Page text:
UAE denies Washington Post report it orchestrated Qatar hack
Posted July 17
The United Arab Emirates has denied a Washington Post report that claims the country orchestrated a hack of Qatari state news and social media websites in May, an incident that triggered the region's worst diplomatic crisis in decades.
Saudi Arabia and its allies -- the UAE, Bahrain and Egypt -- accused Qatar of supporting terrorism and led a group of Muslim-majority nations to cut ties with Doha. That came after Qatar's emir, Sheikh Tamim Bin Hamad al-Thani, was quoted online calling Iran -- a key rival to Saudi Arabia -- an Islamic power and describing Qatari relations with Israel as good.
Qatar has maintained its emir never made the remarks and that the quotes were planted by hackers.
UAE Minister of State for Foreign Affairs Anwar bin Mohammed Gargash said Monday that the Washington Post report was false.
"The Washington Post story is not true, purely not true," he said responding to a question after a speech at Chatham House in London. He said that the story "will die" in the next few days.
The UAE embassy in Washington on Monday sent a series of tweets quoting its ambassador, Yousef Al Otaiba, denying the Washington Post report, which was published Sunday and, according to the paper, was based on information provided by unnamed US intelligence officials.
"The @washingtonpost story is false. UAE had no role whatsoever in the alleged hacking described in the article," Al Otaiba was quoted as saying in the tweet.
"What is true is #Qatar's behavior. Funding, supporting, and enabling extremists from the Taliban to Hamas & Qadafi," he added, also saying that Qatar was "undermining the stability of its neighbors."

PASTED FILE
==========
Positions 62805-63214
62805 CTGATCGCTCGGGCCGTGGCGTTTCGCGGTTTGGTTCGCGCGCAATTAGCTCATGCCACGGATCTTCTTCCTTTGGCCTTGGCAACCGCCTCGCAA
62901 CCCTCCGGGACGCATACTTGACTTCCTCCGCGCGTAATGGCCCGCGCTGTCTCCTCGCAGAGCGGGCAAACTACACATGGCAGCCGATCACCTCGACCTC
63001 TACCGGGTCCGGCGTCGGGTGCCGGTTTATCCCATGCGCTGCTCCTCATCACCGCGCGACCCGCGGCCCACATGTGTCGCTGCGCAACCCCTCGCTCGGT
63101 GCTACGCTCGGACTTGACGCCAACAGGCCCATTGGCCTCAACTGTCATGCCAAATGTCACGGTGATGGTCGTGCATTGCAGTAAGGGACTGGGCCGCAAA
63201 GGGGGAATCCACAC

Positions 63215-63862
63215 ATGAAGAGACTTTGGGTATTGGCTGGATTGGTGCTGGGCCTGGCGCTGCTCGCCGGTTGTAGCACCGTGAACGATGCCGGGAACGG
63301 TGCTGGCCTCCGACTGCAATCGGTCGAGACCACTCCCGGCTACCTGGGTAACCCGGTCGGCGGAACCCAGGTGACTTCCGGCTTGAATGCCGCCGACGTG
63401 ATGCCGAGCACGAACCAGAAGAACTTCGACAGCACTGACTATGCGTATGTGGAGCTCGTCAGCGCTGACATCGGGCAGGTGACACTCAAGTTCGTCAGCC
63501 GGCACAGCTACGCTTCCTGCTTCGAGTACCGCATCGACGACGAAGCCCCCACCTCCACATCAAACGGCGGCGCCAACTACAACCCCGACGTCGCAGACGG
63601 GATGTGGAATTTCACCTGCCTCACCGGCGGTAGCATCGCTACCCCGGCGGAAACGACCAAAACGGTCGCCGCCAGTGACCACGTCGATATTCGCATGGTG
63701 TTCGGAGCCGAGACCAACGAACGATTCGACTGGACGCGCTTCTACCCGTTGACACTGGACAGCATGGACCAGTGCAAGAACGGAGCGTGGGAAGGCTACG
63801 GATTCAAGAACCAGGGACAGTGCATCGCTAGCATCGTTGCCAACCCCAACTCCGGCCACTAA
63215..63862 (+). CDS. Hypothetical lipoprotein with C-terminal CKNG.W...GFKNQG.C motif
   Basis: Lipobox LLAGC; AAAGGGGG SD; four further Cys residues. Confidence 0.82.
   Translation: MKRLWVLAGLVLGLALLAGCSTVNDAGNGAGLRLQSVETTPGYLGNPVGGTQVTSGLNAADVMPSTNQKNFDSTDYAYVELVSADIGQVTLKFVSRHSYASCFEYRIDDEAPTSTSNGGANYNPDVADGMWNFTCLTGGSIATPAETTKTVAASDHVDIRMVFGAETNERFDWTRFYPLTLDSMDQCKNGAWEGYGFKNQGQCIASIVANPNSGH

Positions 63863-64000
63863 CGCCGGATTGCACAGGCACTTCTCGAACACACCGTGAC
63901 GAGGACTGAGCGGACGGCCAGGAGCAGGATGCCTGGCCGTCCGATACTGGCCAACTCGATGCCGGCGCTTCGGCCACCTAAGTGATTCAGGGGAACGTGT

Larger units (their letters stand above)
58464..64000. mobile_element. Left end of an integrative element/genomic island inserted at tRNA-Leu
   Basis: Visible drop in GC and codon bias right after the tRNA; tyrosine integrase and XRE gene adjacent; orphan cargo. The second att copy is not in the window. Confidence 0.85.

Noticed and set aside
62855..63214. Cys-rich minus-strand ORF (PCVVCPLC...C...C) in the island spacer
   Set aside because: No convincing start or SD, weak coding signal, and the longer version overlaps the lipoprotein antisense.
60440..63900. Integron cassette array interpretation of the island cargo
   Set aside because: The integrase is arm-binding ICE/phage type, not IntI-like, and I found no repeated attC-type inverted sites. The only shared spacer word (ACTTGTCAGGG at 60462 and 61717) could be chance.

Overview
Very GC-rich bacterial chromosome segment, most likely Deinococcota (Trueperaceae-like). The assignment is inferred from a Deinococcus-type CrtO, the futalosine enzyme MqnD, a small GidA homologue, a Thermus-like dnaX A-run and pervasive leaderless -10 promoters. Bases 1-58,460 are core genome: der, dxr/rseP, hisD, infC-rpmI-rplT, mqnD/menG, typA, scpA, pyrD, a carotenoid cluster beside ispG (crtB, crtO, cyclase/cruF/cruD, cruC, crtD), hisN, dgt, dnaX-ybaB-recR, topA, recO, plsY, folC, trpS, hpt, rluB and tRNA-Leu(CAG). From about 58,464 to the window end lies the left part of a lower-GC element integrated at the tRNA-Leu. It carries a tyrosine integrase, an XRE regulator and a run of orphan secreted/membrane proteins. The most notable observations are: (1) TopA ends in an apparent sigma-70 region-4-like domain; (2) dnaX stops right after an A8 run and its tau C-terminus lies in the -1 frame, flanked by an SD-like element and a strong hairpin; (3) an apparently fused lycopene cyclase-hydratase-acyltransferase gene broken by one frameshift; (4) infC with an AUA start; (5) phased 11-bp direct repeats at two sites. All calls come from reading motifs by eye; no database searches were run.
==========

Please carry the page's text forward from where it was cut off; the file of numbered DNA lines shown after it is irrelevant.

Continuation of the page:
US investigators in June told CNN that they believed Russian hackers breached the Qatari sites and planted false information and quotes.
US investigators have been working in Doha to help the Qatari government investigate the alleged hack, according to Qatari and US government officials.
Gargash's speech in London appeared to question Qatar's future in the Gulf Cooperation Council, the regional trade and security group.
He called for a "change of behavior" from Qatar, adding that without one, it would be in the interests of the quartet -- Saudi Arabia, the UAE, Bahrain and Egypt -- to seek "a separate path from that of Qatar."
"This is our message: You cannot be part of a regional organization dedicated to strengthening mutual security and furthering mutual interests, and at the same time undermine that security and harm those interests. You cannot be both our friend and the friend of Al Qaeda."
When asked whether Qatar's membership was at stake, Gargash did not answer directly and repeated his remarks.
Gargash also repeated accusations that Qatar was trying to create instability in the region and even accused it of conspiring with jihadists against Saudi Arabia.
Qatar -- which shares its only land border with Saudi Arabia -- has rejected accusations it supports terrorism, calling them "unjustified" and "baseless."
The quartet issued a list of 13 demands that included not just ending support for terrorists and extremists but shutting down Qatar's Al Jazeera TV network, severing ties with Iran and closing a Turkish military base.
Qatar has refused to comply with the 13 demands and says the list and the boycott itself are aimed at "limiting Qatar's sovereignty, and outsourcing our foreign policy."
Gargash described the list on Monday as an "opening gambit" but declined to directly answer whether the quartet would insist on closing Al Jazeera, implying the quartet may soften their demands.
US Secretary of State Rex Tillerson visited Qatar, Saudi Arabia and Kuwait last week in response to the impasse and said that direct talks could take place between the feuding nations but warned that resolving the dispute "may take quite a while."